Reader Dale C. mentioned that he was poking around on the net and found a great resource for many different topics. For example, he found a very informative piece about harvesting trees for firewood. (See G1554 in the forestry section.)

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Evacuation plan for Brits in Spain amid warning euro collapse could leave them stranded. (A link suggested by my darling wife, Avalanche Lily.)

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Connie W. mentioned that there are thousands of new job opportunities in The American Redoubt, as oilfield service contractors like Schlumberger and Halliburton are ramping up their operations in Wyoming.

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In response to my e-mail, I heard from the company president that the long-awaited Kushnapup bullpup stocks for Saiga shotguns and rifles will finally be shipping in early 2012. He noted: "I've been really busy preparing shipping. All of the wait is behind us now, I'm shipping out all of the pre orders as soon as I can, we're not concerned about rumors on the internet either when only we know what's going on from the inside of the company. There was a slight detail I wanted to get just right on the stocks and they're looking hot. Hot off the press inject release and straight into the packaging. I did all I could to be able to ship for Christmas, but it's going to be more like bringing in the new years with a blast!"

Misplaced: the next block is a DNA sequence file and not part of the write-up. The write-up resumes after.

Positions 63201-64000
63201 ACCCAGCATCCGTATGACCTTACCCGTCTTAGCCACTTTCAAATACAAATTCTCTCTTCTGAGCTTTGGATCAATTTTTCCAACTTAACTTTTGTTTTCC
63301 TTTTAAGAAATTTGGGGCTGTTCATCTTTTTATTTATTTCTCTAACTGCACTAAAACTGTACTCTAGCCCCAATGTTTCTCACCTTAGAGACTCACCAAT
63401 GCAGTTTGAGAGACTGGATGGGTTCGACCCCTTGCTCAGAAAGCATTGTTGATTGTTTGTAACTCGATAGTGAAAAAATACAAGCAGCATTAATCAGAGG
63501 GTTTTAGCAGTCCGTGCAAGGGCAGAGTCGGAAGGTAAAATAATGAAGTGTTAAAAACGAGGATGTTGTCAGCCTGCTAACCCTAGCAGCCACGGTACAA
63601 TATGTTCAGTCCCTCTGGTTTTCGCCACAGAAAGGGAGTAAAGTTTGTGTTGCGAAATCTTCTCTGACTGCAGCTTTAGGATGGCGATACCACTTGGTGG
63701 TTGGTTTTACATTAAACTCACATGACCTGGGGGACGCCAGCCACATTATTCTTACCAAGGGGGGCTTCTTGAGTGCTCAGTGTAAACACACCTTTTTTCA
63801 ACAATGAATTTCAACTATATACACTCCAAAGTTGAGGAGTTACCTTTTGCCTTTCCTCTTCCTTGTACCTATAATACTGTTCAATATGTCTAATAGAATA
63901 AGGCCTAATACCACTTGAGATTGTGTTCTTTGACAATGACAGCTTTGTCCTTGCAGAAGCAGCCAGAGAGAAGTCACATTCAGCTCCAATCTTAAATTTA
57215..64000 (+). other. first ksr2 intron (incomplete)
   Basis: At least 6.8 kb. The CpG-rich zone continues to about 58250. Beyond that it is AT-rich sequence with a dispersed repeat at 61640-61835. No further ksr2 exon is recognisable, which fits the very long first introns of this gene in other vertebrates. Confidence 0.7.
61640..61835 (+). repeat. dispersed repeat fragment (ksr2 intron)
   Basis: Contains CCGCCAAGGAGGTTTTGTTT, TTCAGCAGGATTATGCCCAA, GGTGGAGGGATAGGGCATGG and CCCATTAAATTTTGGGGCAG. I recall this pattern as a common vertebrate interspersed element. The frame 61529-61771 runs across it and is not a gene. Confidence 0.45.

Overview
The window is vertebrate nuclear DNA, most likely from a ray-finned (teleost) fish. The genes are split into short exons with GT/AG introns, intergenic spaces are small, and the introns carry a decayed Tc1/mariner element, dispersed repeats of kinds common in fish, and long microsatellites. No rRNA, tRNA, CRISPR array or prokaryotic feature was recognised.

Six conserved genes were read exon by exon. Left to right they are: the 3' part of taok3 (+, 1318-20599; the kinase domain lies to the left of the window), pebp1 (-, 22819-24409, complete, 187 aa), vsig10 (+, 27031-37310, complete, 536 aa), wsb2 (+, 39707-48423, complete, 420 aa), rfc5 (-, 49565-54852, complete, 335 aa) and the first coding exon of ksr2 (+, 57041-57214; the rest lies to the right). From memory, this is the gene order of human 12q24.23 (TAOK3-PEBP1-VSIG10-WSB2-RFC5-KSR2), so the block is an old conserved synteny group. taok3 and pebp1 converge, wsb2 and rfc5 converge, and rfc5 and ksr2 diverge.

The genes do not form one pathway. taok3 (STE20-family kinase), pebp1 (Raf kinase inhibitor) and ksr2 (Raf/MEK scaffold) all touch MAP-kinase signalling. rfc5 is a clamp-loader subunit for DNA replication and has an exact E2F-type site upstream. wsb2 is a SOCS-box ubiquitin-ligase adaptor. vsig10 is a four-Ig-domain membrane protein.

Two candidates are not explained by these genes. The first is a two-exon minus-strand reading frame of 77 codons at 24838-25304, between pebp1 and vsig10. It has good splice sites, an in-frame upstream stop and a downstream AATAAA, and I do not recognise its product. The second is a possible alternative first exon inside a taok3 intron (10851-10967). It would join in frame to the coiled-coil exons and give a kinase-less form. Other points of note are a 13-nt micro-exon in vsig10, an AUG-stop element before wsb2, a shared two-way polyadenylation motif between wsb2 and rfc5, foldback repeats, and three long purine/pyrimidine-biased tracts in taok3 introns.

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Steve C. was the first of several readers sent this alarming news: U.S. Bio-Security Officials Sound Warning After Scientists Create Deadly New Strain of Bird Flu.

"The home to everyone is to him his castle and fortress, as well for his defence against injury and violence, as for his repose." - Edward Coke

Tuesday, December 20, 2011

Today we present another entry for Round 38 of the SurvivalBlog non-fiction writing contest. The prizes for this round include:

First Prize: A.) A gift certificate worth $1,000, courtesy of Spec Ops Brand, B.) A course certificate from onPoint Tactical. This certificate will be for the prize winner's choice of three-day civilian courses. (Excluding those restricted for military or government teams.) Three day onPoint courses normally cost $795, and C.) Two cases of Mountain House freeze dried assorted entrees in #10 cans, courtesy of Ready Made Resources. (A $350 value.) D.) A 9-Tray Excalibur Food Dehydrator from (a $275 value), and E.) A $250 gift certificate from Sunflower Ammo.